The Simple Kitchen: Learning to love tri-tip, one slice at a time

Written by and Photography by Charla in In the kitchen, The Simple Kitchen

I used to live in fear of the tri-tip, the iconic cut of meat that realized long ago it does not need to sit in the high-brow category of expensive cuts like rib-eye, tenderloin or the top-dollar standing rib roast.

My past experiences with tri-tip have not given tasty results, or were tough and chewy. After all, the tri-tip is cut from a part of the cow that is rudely called “the bottom sirloin subprimal cut” and it seems to appear mostly in touristy magazine articles for the town of Santa Maria on California’s Central Coast.

Having driven through Santa Maria many times – quite possibly at a high rate of speed – I can assure you that tri-tip promises unbelievably good flavor and tenderness without much work. It is a perfect fit for The Simple Kitchen here at So There’s That, and is worth keeping in mind for cooking something good and low-maintenance over the holidays.

Quick aside: It has not escaped us that the holidays are here, as we like everyone else want to enjoy the holidays as they were intended: celebrating with friends and family, giving thanks for what we have, pausing to remember what is important. Nowhere on that holiday to-do list are things like: stressing out, meeting other people’s impossible expectations, spending money we don’t have, or baking eight dozen perfect Christmas cookies tonight starting at 1:00 a.m. Unless, of course, we are truly passionate about late night baking. Which we are not.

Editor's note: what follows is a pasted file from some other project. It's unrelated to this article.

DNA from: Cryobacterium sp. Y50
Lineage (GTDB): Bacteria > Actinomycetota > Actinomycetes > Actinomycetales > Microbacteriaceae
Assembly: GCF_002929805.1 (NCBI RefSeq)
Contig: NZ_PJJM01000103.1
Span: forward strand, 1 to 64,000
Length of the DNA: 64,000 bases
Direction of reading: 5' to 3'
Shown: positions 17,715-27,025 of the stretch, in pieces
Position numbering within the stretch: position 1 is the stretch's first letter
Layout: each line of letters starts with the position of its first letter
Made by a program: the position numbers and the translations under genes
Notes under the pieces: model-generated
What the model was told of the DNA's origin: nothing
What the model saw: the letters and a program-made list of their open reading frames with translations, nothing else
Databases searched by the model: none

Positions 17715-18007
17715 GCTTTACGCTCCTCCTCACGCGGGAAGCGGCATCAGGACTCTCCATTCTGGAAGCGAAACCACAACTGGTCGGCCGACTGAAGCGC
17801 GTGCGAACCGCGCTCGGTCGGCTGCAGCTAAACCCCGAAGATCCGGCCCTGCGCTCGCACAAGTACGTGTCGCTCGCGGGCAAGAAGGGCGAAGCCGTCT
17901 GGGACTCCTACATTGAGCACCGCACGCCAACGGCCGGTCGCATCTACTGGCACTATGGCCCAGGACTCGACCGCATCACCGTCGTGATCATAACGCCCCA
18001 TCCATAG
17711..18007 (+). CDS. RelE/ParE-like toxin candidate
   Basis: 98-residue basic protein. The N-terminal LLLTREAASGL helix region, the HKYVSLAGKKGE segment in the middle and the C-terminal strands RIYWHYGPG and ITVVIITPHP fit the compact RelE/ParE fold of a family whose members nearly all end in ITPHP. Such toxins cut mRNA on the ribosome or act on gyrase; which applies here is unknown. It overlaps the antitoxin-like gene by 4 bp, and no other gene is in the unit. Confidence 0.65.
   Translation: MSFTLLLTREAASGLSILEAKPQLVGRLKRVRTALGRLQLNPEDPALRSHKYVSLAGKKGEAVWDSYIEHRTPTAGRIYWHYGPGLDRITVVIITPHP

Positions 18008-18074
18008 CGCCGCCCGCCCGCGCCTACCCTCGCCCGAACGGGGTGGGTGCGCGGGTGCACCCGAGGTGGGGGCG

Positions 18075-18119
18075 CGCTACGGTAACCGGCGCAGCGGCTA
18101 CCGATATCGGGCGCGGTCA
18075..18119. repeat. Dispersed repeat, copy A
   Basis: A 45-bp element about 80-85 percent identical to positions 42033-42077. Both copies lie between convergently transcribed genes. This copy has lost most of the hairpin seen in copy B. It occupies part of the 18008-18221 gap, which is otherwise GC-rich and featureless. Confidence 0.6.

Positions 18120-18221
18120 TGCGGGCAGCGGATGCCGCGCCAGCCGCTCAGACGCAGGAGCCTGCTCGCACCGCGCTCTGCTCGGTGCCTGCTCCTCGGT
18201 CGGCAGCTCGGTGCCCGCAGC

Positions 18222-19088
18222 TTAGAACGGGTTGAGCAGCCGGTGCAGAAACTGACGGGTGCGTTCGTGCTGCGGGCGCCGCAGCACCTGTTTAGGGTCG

But back to tri-tip. This particular cut of meat benefits from indirect heat on the barbecue or a roast in the oven accompanied by things like potatoes, garlic, carrots, or whatever other vegetables you have laying around. Or not. A little goes a long way with tri-tip.

Our recipe is for tri-tip roasted in the oven. If you have a cast iron pan, use it. If you don’t have a cast iron pan, then add it to your letter to Santa and use another sturdy oven pan. Season the meat with just salt and pepper, or get into complicated rubs like this chipotle rub, or channel your internal immaturity and slather on Butt Rub, one of my favorites. If the pan is large enough, then include things like potatoes, fennel, carrots, broccoli, cauliflower, and garlic. Always garlic.

This is what makes tri-tip a good, simple pick for the holidays whether for guests or cooking for two. The recipe for oven roasted tri-tip and optional accompanying vegetables is below. Meanwhile, there are two commandments that all successful tri-tip roasts must follow:

  1. Thou shalt let the meat rest after cooking.
  2. Thou shalt slice the meat against the grain and never with the grain.

If using one pan, don’t crowd it. For browned and crispy edges to things like potatoes and carrots, be sure that an oiled cut surface of that vegetable is face down in pan so that it touches the hot pan.

The meat will cook in the oven 25 minutes or so. Potatoes, carrots, fennel, garlic, and thick vegetables take twice as long, so consider cooking the vegetables in a separate pan.